We Are The Music-Makers: Arthur O’Shaughnessy


We are the music-makers,
And we are the dreamers of dreams,
Wandering by lone sea-breakers,
And sitting by desolate streams.
World-losers and world-forsakers,
Upon whom the pale moon gleams;
Yet we are the movers and shakers,
Of the world forever, it seems.

With wonderful deathless ditties
We build up the world’s great cities,
And out of a fabulous story
We fashion an empire’s glory:
One man with a dream, at pleasure,
Shall go forth and conquer a crown;
And three with a new song’s measure
Can trample an empire down.

We, in the ages lying
In the buried past of the earth,
Built Nineveh with our sighing,
And Babel itself with our mirth;
And o’erthrew them with prophesying
To the old of the new world’s worth;
For each age is a dream that is dying,
Or one that is coming to birth.

Arthur William Edgar O’Shaughnessy 1844-1881

The illustration is copyright: Bruce Rolff via Shutterstock

About layanglicana

Author of books on Calcutta, Delhi and Dar es Salaam, I am now blogging as a lay person about the Church of England and the Anglican Communion. I am also blogging about the effects of World War One on the village of St Mary Bourne, Hampshire.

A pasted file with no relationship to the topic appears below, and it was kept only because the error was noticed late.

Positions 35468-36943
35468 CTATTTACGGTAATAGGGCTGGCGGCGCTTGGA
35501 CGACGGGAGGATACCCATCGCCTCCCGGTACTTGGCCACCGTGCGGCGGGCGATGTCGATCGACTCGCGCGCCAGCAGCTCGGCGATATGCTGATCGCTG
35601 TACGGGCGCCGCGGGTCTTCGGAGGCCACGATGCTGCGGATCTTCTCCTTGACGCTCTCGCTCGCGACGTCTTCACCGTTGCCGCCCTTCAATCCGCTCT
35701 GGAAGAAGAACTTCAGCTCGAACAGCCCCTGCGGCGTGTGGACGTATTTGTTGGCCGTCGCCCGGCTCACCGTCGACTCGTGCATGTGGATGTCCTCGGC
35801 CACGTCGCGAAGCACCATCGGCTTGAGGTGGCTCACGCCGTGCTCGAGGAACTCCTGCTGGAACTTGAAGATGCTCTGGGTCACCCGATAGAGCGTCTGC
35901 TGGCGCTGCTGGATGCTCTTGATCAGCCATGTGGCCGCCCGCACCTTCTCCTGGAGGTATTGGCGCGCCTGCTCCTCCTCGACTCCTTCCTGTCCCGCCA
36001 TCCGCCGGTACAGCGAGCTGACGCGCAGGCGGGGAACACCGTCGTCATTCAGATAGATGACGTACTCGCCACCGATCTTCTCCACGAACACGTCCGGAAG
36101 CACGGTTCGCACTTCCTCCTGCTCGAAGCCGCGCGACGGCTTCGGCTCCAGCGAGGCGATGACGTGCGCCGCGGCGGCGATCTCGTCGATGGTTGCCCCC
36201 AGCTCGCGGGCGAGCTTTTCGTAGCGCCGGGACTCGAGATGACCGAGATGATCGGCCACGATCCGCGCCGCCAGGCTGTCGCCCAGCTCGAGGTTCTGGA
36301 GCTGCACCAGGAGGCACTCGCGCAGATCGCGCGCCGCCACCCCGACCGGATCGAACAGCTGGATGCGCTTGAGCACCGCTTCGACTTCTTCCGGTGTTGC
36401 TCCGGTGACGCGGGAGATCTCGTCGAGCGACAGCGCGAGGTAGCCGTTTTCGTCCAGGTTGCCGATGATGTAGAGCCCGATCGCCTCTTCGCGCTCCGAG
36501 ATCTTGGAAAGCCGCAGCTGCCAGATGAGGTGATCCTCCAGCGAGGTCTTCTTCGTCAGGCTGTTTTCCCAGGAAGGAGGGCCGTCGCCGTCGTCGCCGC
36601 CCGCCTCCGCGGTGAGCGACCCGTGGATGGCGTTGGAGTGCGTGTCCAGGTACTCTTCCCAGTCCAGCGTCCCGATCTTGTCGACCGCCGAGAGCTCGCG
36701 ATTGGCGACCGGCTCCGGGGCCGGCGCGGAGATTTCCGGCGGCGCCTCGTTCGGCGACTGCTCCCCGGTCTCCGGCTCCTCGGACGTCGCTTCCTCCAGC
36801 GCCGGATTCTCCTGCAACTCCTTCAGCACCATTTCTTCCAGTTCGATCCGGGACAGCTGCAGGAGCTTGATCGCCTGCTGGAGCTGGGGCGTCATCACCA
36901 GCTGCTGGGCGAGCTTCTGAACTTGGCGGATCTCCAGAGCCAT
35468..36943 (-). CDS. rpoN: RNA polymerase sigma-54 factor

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2 Responses to We Are The Music-Makers: Arthur O’Shaughnessy

  1. I more or less learned this poem by heart last year. I love its take on the power of story and song (and presumably poetry) to change things, even if the makers seem peripheral, mopey creatures.

    I read somewhere (I think it was in ‘Poem for the Day’) that we owe this three-stanza edition to Q’s Oxford Book of English Verse – the original was much longer. There was an implication that the long version was dull, but when I looked it up I thought it had some of the other stanzas were good too.

  2. layanglicana says:

    Many thanks for this, Chris. At the period he was writing, it would have been normal to have written a longer poem, wouldn’t it? I will dig around and try and find the extra verses – thanks for the tip.

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